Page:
As we begin this year with new resolutions and earnest ambitions to better ourselves, I’d like the insurance sector to really make 2018 the “Year of the Customer”. I have no doubt the majority of professionals behave with this as a guiding mantra already, but in order to fulfil the promises we make through the insurance products and risk advice services we provide, we must commit to putting fair consumer outcomes at the heart of everything we do.
It is no surprise either that this is the focus for the FCA with a number of its upcoming proposals. 2018 will see the Senior Management & Certification Regime (SM&CR) and the Insurance Distribution Directive coming in to effect, as well as the launch of the FCA’s thematic review of the wholesale broking market.
It is easy to see these regulatory developments as bureaucratic processes that distract us from serving customers, but if approached in the right way, they can help us focus on delivering for customers more effectively.
Take the new Senior Managers and Certification Regime. This will make senior managers overtly accountable for the way their organisation works. They will have to record their responsibilities, and the FCA will hold them to whatever statement they make. The regulator can then take enforcement action against them for neglecting to do things that could reasonably have been expected of them.
These new responsibilities provide firms with an opportunity to ask themselves searching questions about how they deliver value to customers, and who is responsible for making sure this happens. Those organisations that go through this process rigorously will be in a much stronger position to comply with the rules, and they will also find it much easier to give the FCA the information it needs about who is responsible for key decisions within the firm.
By contrast, firms that jump straight into filling out the documentation required by the new regime without going through a careful thought process about how they deliver good value to customers will be more likely to find complying with the SM&CR a difficult and frustrating task.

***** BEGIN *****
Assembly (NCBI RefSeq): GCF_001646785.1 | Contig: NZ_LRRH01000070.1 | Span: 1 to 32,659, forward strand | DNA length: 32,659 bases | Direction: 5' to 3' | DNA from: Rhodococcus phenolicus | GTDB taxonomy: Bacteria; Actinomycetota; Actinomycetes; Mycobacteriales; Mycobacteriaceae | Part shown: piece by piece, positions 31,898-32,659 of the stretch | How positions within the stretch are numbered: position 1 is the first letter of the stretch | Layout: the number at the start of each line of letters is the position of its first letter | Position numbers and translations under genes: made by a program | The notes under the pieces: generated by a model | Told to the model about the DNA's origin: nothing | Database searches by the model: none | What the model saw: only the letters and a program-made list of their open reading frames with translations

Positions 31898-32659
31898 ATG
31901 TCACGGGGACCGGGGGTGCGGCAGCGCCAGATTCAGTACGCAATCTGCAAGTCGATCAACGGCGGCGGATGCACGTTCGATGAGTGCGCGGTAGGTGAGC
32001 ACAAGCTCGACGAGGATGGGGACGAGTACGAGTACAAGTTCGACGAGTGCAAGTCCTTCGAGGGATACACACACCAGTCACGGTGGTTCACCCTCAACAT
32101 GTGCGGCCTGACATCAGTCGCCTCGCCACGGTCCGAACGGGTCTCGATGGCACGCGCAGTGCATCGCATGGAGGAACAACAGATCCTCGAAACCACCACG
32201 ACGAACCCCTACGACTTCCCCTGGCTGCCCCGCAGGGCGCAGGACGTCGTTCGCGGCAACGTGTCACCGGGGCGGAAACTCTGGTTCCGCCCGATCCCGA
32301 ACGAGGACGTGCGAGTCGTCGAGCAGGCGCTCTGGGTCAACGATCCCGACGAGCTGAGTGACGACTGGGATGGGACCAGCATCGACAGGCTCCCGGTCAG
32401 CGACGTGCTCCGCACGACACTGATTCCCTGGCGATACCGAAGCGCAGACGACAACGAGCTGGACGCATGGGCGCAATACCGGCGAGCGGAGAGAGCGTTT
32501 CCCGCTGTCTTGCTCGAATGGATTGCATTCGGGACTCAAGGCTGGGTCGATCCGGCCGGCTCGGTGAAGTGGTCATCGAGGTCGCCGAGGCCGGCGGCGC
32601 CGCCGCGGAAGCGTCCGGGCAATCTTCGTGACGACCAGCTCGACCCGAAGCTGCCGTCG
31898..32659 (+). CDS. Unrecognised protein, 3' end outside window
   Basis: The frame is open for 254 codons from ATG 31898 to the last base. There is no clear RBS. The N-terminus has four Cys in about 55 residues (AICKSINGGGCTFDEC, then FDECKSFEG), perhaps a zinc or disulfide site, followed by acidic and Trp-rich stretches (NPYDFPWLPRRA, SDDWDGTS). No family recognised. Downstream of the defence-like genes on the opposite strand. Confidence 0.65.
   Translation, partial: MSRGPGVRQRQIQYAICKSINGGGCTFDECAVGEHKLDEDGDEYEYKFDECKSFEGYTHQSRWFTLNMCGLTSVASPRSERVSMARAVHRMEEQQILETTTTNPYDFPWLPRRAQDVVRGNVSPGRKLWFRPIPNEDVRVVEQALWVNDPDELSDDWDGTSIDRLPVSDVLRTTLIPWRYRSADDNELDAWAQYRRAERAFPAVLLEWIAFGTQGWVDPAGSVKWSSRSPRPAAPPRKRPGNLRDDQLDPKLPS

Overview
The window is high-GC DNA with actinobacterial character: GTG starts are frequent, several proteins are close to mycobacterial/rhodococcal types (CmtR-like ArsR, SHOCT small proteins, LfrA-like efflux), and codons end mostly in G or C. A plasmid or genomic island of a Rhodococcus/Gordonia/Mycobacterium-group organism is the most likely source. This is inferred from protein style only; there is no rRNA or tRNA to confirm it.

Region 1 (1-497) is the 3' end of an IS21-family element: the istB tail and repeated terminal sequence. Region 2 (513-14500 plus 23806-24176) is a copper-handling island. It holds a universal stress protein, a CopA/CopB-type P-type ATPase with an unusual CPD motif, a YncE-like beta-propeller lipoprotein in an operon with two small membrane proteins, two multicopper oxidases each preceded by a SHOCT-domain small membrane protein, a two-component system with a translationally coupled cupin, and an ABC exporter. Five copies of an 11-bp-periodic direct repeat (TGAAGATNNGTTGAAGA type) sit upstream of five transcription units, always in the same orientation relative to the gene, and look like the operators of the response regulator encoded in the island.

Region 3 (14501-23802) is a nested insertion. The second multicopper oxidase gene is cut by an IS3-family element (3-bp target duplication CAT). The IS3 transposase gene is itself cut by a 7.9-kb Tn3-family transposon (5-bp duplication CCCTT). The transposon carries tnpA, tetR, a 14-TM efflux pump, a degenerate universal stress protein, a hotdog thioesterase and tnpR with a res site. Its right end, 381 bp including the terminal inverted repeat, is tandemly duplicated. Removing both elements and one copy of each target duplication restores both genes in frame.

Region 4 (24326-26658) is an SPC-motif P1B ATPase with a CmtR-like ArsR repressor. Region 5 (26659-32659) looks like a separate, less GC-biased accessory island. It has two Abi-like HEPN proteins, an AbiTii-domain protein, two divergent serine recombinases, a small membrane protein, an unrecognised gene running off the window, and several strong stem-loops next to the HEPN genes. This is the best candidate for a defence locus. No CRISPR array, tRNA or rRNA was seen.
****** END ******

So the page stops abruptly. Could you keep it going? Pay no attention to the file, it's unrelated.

This principle holds true also with the upcoming Insurance Distribution Directive. There are specific requirements in the IDD which have caused firms problems in updating systems, which is why the EU Commission has decided – quite rightly – to delay the legislation to October this year.
However, most of the requirements in the IDD are summed up with the requirements that ‘insurance distributors always act honestly, fairly and professionally in accordance with the best interests of their customers’ and that they ‘possess appropriate knowledge and ability in order to perform their duties adequately.’
Insurance firms can save themselves many hundreds of hours of compliance activity by focussing on these two basic principles, which have formed the basis of ethical behaviour in our profession for more than a century.
These are also the principles that the FCA will use to judge insurance firms in its thematic review of wholesale broking. It will ask if firms are acting in the best interests of customers when they strike deals with underwriters; if they are being fair and honest about the services they are promising; and if they are sufficiently competent to deliver them. The key is to put what’s right for the customer first. Always.
These upcoming regulatory changes should be welcomed by those who have confidence in their existing practices and seen as an opportunity for those that haven’t, because it is in everyone’s interests to make 2018 the Year of the Customer.